the ten commandments of personal injury

1. THOU SHALT NOT MOVE UNTIL YOU KNOW YOU'RE OK.

When you’ve been hurt, you need to take a second to appraise your injury. Stabilize yourself; look around at your surroundings; check to see what hurts, and how badly. You may be embarrassed, or feel the need, if you’re at work, to ‘get back to it’. Before you obey that impulse; make sure you know how badly you’re hurt and what happened to you.

2. THOU SHALT OBSERVE THE AREA.

While you’re catching your breath, look around the accident scene. If you’ve fallen, see what caused your fall. Look for conditions that are out of order, things that don’t fit or don’t belong. Make an effort to remember what you’ve seen, and, more important, who you’ve seen.

3. THOU SHALT IDENTIFY WITNESSES.

Make it a point to get the names of people who saw your injury or the aftermath. Not just first names, but names and phone numbers, preferably addresses if you can. (This applies specifically to construction workers, who know everyone’s first name and no one’s last!) Since writing might be difficult, use your cell phone to save numbers and names if you can. If you can’t type, call yourself and leave yourself a voicemail.

4. THOU SHALT NOTIFY PEOPLE THAT YOU'VE BEEN HURT.

If you’re on the job, let your supervisor, shop steward, general foreman, and general contractor’s safety persons (as they apply) know that you were hurt and how. If you’re on someone else’s property, like a store, parking lot, or other area, tell the owner if identifiable, or at a large property, let security know. If it’s a car accident, call the police and have them come to the scene. If you’re on a work site, and there’s a dangerous condition, on a union job let your steward know and ask him or her to document the condition; that’s part of their job. If not, and you need emergency treatment, ask a co-worker to let people know what’s happened and document conditions.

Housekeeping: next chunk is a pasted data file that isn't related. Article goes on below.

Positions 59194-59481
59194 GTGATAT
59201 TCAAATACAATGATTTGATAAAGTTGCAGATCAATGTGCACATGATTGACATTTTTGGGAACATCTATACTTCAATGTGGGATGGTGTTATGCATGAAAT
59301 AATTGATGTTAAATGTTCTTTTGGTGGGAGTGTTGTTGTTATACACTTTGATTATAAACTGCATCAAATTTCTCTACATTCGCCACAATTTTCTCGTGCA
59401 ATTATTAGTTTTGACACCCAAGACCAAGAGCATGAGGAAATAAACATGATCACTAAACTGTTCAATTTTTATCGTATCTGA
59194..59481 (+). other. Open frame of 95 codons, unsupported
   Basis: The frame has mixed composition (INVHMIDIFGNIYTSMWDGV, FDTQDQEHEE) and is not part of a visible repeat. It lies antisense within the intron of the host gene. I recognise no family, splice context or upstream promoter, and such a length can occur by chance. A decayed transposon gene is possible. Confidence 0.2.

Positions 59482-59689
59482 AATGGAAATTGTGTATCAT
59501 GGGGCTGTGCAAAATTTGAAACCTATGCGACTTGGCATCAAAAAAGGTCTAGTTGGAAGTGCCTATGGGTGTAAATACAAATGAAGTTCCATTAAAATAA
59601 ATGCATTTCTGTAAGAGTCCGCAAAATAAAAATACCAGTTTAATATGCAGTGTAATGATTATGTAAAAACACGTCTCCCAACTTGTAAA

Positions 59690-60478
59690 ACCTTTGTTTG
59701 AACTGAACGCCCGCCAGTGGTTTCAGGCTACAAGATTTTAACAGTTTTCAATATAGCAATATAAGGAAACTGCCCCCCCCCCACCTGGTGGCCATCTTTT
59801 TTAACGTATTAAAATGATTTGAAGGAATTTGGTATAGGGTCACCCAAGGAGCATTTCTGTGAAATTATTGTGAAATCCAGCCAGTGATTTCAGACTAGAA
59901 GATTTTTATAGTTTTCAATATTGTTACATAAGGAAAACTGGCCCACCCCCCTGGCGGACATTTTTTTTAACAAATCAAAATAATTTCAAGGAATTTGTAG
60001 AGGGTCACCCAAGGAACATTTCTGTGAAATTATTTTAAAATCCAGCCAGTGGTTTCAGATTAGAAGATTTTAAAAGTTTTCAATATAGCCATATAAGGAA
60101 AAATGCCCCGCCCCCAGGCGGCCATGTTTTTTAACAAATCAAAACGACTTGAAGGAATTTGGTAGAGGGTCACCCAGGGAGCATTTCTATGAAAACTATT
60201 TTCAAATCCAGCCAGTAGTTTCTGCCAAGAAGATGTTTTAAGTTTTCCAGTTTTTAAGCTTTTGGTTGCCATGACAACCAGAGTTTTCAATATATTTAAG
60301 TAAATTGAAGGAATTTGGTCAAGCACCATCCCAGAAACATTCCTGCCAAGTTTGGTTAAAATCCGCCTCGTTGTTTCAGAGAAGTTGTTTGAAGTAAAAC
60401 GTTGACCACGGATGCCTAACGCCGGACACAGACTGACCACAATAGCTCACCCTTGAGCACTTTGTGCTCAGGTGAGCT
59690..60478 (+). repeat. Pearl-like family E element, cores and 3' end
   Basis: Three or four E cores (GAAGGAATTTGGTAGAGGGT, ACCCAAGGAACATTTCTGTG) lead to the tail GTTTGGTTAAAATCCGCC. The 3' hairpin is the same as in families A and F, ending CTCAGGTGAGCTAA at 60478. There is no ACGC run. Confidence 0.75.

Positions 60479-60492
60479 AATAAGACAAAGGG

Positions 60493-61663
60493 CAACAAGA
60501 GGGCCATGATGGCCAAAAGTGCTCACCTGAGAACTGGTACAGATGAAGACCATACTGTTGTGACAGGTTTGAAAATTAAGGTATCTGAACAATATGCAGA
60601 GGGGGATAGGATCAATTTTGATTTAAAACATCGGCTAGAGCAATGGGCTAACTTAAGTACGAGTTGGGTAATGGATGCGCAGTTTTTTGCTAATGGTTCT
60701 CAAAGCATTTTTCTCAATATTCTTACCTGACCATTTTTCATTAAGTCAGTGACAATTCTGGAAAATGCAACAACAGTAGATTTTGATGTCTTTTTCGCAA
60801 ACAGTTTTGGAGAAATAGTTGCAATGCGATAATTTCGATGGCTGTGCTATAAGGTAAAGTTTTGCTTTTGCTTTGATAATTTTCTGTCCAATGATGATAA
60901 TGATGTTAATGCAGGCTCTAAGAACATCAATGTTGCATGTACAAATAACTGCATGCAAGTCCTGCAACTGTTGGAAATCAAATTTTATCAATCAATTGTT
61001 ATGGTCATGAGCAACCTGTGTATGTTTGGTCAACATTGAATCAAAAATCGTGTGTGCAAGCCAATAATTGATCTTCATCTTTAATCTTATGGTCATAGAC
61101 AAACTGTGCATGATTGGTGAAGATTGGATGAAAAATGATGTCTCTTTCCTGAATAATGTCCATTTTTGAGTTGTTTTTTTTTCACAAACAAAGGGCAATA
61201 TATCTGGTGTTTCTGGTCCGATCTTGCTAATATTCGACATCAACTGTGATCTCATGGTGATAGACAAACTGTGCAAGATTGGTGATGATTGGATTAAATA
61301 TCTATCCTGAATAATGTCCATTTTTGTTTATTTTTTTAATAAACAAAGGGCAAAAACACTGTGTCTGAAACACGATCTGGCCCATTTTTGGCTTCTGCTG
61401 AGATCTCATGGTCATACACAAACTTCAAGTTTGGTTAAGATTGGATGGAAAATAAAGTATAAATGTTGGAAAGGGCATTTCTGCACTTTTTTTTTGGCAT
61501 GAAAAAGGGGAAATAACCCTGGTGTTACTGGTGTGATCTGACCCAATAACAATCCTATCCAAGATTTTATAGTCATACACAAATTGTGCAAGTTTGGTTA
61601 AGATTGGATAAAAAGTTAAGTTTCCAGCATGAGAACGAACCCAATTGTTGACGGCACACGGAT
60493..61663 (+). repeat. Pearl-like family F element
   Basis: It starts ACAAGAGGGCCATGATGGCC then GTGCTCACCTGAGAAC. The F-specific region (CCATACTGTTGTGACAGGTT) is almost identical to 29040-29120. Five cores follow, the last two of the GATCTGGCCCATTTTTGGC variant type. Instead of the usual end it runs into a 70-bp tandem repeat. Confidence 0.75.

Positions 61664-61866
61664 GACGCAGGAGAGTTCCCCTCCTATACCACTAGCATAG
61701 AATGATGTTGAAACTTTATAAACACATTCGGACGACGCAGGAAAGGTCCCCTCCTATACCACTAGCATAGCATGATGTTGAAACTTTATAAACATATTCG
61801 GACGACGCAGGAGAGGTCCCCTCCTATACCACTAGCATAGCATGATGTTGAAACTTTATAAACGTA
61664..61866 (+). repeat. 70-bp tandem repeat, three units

5. THOU SHALT DOCUMENT THE SCENE AND STORY.

If you can, photograph the scene of the accident (a lot of cell phones have cameras); if you can’t, ask someone else nearby if they can take pictures or notes, with their own phones, cameras, or just a pad of paper. Write down what you remember about the accident as soon as possible, or leave yourself a voicemail (again, think of your cell phone as a portable data storage device).

6. THOU SHALT PRESERVE EVIDENCE.

If there’s a mechanical malfunction or failed product involved somehow in the accident, make sure someone, if possible, gets it from the scene and retains it. If it’s a product you use in the home, resist the temptation to throw the injuring product as far down a hole as you can, and save it, preferably with its packaging if you still have it, and hold onto sales slips. If it’s a broken part on a car or work site, at least photograph it, or have someone do it; even better, grab the thing if you can and hold onto it.

7. THOU SHALT GET MEDICAL CARE.

If you’re in pain, no matter how insignificant you think the injury is initially, get to the emergency room or a doctor’s office promptly. You may be in shock, and don’t know the full extent of your injury. Many sprains, strains and musculo-skeletal injuries ‘stiffen up’ within 24 to 48 hours, so don’t be surprised if you don’t feel pain initially. Statistics show that the quicker medical intervention occurs, the quicker you’ll get or feel better. And, follow your doctor’s instructions about follow up care.

8. THOU SHALT NOT WORK IF IT HURTS.

Human psychology is funny; people who get hurt often want to deny the accident happened, or deny how badly they feel, out of embarrassment or a need to ‘put the incident behind them’. This doesn’t serve the injured person; it only serves the person or company which caused the injury. Pain is the body’s ‘messenger’ and warning system, so if something hurts you, stop and don’t do it.

9. THOU SHALT NOT TALK TO STRANGERS.

The first thing that defendants want to do is get statements. So, unless it’s a police officer or your boss, don’t comment. Speak only to your lawyer. You might have to report how an accident happened in a work environment; that’s a job obligation, and you have to do it. Otherwise, though, wait until you speak with an attorney before giving any other statements (ESPECIALLY RECORDED ONES!)

10. THOU SHALT CALL ATTORNEY DANIEL MALIS.

Call a lawyer who understands and specializes in personal injury litigation as soon as possible after your accident. At the initial stage of an injury, you truly don’t know how bad it will get, and valuable evidence is eroding daily, while the party that caused your injury, with notice of your potential claim, is scurrying to develop defenses, perhaps destroying critical evidence as they do so. Experienced personal injury lawyers know how to make sure that this doesn’t happen, and can only do so if we’re involved early.

More cases are won (and lost) in the week or so after the accident than at any other time. Your real estate or probate attorney won’t know how to investigate a worksite accident (you wouldn’t have a plumber fix your electrical wiring). That’s not what they do. This is what I do.